Learn More: Vehicle Ownership

The Vehicle Ownership dataset includes the following two variables: Average Vehicles per Household and Households with No Vehicles. Below is a chart showing the average number of vehicles per household across 12 selected neighborhoods.
Browse this Learn More page to see this dataset's metadata and why each of its variables are important to measure.

Trends in the Data

Metadata

Variable Definitions:
Average Vehicles per Household: The average number of working vehicles per household, excluding motorcycles or other recreational vehicles
Households with No Vehicles: The percentage of households who do not possess a working vehicle, excluding motorcycles or other recreational vehicles
Source:
American Community Survey, 5 Year Estimates, Table B25044
Years Available:
2006-2010, 2007-2011, 2008-2012, 2009-2013, 2010-2014, 2011-2015
Geographic Unit:
Census Tract

Why are these Variables Important to Measure?

Average Vehicles per Household
A household is considered to have a vehicle when it owns or leases a passenger car, van, pickup truck, or panel truck and keeps the vehicle at home. Company and government-owned vehicles such as police cars are counted if they are also used for non-business purposes. Motorcycles and other recreational vehicles are not counted in this measure.
The average number of vehicles per household is a measure of access to transportation which varies in importance depending on the geographic location and population characteristics of a neighborhood. For example, owning a vehicle may be less important in neighborhoods where a high percentage of the residents work in their neighborhood or use public transportation to get to work.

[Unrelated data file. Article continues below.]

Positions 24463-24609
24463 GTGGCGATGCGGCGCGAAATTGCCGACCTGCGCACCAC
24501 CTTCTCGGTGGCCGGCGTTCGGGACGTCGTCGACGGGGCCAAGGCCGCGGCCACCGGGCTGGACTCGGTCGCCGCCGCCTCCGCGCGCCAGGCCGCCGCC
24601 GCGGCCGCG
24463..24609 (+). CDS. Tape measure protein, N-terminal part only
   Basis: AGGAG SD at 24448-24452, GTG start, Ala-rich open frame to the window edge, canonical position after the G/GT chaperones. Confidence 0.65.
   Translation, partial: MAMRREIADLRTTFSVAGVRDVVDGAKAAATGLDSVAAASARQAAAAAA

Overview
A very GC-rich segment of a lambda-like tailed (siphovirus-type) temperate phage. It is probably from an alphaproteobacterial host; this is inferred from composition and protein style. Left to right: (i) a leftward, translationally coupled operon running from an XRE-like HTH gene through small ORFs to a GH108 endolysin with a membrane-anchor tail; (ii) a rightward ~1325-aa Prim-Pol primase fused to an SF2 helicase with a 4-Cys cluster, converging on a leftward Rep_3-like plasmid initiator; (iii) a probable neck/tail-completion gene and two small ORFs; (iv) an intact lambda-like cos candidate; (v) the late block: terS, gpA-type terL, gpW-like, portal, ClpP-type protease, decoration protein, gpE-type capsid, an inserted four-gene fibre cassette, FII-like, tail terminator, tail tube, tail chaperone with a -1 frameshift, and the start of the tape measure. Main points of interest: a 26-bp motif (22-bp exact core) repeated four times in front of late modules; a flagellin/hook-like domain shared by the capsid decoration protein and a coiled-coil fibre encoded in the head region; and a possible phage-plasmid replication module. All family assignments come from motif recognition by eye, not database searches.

Generally, low-income households and renters tend to have fewer vehicles per household. Because the city of Los Angeles is geographically large and many residents tend to live and work in separate neighborhoods, vehicle ownership is an important part of understanding access to employment for this region.
Average Vehicles per Household is a useful tool when compared to other variables such as Average Household Size and Public Transit Use to understand whether or not households in a given area own a reasonable number of vehicles.
Households with No Vehicles
A household is considered to have a vehicle when it owns or leases a working passenger car, van, pickup truck, or panel truck and keeps the vehicle at home. Company and government-owned vehicles such as police cars are counted if they are also used for non-business purposes. Motorcycles and other recreational vehicles are not counted in this measure.
Access to transportation is an important factor in understanding many other policy areas including income and employment, food scarcity, and health. In some urban areas, low vehicle ownership is not a significant barrier to accessing employment and other resources if public transit is widely available and used. Because the city of Los Angeles is geographically large and many residents tend to live and work in separate neighborhoods, vehicle ownership is an important part of understanding access to employment in this region.
Households with No Vehicles is a useful tool when compared with other variables like the Unemployment Rate, Grocery Store Access, and Transit Ridership to understand how transportation may affect access to other resources and opportunities in a neighborhood.
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